The Administration should create a one-stop website portal for business registration in the United States.

The Administration should task the Federal CIO with redesigning business.gov and undertaking a strategic design review of the federal and state small business registration process, redesigning it to create an integrated business registration Website encompassing both federal and state requirements and contemplating the entire lifecycle of needs for small business start-ups, thus creating a one-stop shop for business registration in the United States. In addition to federal requirements, the portal would incorporate all states’ business registration requirements into an integrated one-stop system. The registrant would need only to visit a single Website to register his or her business both with the Federal government and the relevant state government. The redesigned business registration process would also contemplate the entire lifecycle of needs and concerns for the small businesses. For example, it would bring information forward to the registrant about whether there are loan programs the business is eligible for, such as relevant Small Business Administration (SBA) or Economic Development Agency (EDA) loans, or information about lines of credit from local commercial lenders.

Congress and Small Business Administrators should create a Young Entrepreneurial Fellowship Program.

The Young Entrepreneurial Fellowship program would be a modest Small Business Administration (SBA) program, with funding of $5 million per year, to support the living expenses of 25 young entrepreneurs for two years each. An outside panel of entrepreneurs would help SBA review proposals and business plans from applicants. The fellows would also receive mentoring and other technical assistance as they seek to build an ongoing business. If just one of the 25 fellows creates a successful enterprise, the program would likely pay for itself in job creation and increased tax revenue.

The Congressional Office of Science and Technology Policy should provide incentives for industry-hosted temporary jobs for undergraduates.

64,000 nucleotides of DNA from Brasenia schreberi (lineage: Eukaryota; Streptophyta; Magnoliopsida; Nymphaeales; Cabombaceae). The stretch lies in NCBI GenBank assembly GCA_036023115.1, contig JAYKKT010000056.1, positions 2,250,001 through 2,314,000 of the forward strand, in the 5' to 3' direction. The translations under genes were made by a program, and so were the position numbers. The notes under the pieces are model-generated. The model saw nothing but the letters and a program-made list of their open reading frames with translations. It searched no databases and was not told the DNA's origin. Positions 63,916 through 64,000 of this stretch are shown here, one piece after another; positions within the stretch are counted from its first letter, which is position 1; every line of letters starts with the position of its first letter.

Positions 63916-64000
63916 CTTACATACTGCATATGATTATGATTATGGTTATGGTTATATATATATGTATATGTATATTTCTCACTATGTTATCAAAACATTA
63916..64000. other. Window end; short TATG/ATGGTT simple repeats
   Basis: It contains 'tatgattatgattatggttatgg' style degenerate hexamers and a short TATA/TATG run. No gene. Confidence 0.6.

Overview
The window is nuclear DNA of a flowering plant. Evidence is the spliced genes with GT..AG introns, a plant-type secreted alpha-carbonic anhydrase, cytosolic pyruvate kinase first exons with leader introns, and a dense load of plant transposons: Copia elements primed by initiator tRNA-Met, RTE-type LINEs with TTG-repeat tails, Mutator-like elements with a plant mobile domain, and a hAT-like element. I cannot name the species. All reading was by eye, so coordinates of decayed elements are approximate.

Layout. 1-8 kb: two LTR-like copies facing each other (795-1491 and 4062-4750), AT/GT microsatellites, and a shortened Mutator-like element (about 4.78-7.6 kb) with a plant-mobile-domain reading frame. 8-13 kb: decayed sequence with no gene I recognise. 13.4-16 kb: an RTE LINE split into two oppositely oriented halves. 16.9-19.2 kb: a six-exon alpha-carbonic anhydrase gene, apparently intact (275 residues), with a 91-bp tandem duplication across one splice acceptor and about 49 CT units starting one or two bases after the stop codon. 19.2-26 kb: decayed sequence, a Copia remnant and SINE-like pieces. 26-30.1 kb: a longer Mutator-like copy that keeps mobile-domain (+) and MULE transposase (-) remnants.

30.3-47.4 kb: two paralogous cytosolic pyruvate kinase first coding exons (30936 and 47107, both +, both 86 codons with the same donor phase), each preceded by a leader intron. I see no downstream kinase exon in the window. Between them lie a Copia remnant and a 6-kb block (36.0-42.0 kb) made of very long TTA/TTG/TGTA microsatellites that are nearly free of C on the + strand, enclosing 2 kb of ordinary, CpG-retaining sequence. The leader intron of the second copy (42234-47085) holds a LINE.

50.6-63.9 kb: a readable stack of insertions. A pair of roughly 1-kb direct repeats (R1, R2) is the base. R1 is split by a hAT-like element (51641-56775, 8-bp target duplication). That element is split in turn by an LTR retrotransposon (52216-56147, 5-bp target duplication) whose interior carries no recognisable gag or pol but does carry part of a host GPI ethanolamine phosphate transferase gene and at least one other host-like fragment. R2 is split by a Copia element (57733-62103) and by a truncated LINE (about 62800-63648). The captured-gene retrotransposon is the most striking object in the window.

Providing more opportunities for college STEM students to work in industry, especially early in their college careers, will help encourage more students to stay in STEM. As a result, the White House should request through executive order that government agencies begin sitting some of their student fellowship/internships/co-ops/summer jobs in industry locations (e.g., an agency’s industry suppliers or collaborators), if not prohibited by law. At the same time, Congress should allow companies to take a tax deduction for corporate employee time spent mentoring student hires. The company could claim up to 35 percent of the aggregate student hire hours as donations of employee time, at the median prevailing wage of their salaried employees.

Federal research grants should routinely require “token cost sharing” from the sector identified as the ultimate customer for the research.

One way to expand academic linkages with industry is to require more industry or other organization funding of research. Doing this would broaden the range of inputs during the framing of research projects. Contributions should be small and could be cash or in-kind; the purpose is merely to force up-front communication outside the academic sector. Research projects designed to ultimately yield consumer product or service innovations should have a $5K-$30K cost-sharing requirement with industry; those designed to produce education innovations should have a $1K-$30K cost-sharing requirement from the public or from educational institutions not receiving funds under the grant. Evidence of the origin of the donations would be required.